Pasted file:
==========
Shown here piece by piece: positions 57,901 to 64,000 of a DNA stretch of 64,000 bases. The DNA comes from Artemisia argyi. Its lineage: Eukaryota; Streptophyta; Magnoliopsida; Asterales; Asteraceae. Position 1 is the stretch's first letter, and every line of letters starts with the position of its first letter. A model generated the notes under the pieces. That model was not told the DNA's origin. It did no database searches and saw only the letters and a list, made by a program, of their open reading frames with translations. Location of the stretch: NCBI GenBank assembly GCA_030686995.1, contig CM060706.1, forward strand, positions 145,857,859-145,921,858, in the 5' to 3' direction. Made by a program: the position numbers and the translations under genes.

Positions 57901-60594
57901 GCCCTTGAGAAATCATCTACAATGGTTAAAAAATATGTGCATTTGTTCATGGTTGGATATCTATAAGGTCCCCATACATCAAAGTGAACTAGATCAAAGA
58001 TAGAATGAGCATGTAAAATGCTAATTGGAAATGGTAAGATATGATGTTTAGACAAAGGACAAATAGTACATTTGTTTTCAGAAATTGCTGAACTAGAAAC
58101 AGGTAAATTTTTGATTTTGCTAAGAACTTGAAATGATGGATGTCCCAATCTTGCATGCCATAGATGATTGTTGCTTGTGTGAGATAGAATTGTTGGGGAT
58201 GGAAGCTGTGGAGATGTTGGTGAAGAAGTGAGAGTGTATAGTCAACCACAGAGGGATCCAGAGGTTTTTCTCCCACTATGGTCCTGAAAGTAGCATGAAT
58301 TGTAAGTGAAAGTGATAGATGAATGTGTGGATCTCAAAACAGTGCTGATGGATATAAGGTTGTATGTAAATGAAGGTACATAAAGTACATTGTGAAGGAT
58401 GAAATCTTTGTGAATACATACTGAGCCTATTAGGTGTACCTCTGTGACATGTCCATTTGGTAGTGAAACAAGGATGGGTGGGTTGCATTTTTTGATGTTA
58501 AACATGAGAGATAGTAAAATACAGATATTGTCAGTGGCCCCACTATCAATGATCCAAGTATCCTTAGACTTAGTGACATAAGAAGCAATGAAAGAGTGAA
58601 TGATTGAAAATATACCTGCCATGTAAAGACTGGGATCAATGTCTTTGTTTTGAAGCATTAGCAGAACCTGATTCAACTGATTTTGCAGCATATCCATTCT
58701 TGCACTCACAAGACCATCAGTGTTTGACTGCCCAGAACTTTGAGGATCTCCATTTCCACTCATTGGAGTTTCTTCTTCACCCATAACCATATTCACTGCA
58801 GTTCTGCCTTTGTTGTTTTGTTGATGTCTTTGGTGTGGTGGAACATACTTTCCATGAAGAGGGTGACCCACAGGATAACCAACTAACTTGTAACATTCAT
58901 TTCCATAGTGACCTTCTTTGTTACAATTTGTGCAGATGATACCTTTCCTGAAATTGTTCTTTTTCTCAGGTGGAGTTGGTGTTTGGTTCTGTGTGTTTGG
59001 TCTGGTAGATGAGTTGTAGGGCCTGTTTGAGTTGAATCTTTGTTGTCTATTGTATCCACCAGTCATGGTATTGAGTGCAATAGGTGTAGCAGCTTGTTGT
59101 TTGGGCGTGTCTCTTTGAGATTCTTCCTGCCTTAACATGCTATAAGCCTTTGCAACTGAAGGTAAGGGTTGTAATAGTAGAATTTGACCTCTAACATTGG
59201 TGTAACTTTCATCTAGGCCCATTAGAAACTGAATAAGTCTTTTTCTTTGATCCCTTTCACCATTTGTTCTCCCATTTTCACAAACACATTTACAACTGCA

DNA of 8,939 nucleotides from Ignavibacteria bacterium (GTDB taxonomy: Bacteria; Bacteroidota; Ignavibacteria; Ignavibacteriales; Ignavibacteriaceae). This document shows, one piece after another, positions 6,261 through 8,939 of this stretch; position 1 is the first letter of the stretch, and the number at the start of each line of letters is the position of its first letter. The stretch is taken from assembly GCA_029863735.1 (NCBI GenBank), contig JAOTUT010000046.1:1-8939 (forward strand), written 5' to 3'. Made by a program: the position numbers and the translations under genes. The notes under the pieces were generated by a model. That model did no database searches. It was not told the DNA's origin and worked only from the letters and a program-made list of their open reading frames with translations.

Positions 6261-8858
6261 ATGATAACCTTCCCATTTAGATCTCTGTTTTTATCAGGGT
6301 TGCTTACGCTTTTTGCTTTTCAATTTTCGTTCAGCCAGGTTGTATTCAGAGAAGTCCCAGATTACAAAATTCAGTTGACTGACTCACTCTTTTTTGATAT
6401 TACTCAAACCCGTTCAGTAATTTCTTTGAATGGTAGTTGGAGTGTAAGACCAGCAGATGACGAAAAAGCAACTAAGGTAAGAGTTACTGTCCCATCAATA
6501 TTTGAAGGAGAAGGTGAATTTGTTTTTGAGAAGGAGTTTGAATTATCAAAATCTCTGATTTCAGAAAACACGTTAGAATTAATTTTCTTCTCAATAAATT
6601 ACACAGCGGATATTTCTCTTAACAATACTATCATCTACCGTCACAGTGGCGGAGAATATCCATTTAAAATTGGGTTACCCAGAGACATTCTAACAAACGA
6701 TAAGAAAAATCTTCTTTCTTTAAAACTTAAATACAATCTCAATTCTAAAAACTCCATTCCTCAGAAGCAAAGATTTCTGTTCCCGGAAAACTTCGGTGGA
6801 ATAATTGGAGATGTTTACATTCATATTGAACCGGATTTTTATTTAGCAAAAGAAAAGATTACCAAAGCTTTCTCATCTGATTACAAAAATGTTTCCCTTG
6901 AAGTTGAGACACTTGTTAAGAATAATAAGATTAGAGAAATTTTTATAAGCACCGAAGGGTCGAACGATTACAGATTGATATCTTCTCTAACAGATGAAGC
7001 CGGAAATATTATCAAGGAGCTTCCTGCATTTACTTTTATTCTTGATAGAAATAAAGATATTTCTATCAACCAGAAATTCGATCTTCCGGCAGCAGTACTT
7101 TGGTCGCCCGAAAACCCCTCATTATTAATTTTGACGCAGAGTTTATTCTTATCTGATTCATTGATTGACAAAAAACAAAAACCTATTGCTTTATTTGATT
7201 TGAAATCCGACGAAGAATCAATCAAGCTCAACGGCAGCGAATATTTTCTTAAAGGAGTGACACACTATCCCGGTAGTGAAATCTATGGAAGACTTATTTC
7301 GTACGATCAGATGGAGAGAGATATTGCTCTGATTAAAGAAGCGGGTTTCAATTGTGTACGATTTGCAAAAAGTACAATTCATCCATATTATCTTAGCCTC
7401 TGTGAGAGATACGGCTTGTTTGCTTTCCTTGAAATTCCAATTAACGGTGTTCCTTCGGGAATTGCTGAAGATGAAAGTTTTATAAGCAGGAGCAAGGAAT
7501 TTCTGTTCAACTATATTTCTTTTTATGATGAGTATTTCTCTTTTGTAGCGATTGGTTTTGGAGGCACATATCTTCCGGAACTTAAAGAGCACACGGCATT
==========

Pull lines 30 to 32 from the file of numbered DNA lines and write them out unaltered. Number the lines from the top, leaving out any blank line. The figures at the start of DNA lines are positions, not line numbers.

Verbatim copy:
7301 GTACGATCAGATGGAGAGAGATATTGCTCTGATTAAAGAAGCGGGTTTCAATTGTGTACGATTTGCAAAAAGTACAATTCATCCATATTATCTTAGCCTC
7401 TGTGAGAGATACGGCTTGTTTGCTTTCCTTGAAATTCCAATTAACGGTGTTCCTTCGGGAATTGCTGAAGATGAAAGTTTTATAAGCAGGAGCAAGGAAT
7501 TTCTGTTCAACTATATTTCTTTTTATGATGAGTATTTCTCTTTTGTAGCGATTGGTTTTGGAGGCACATATCTTCCGGAACTTAAAGAGCACACGGCATT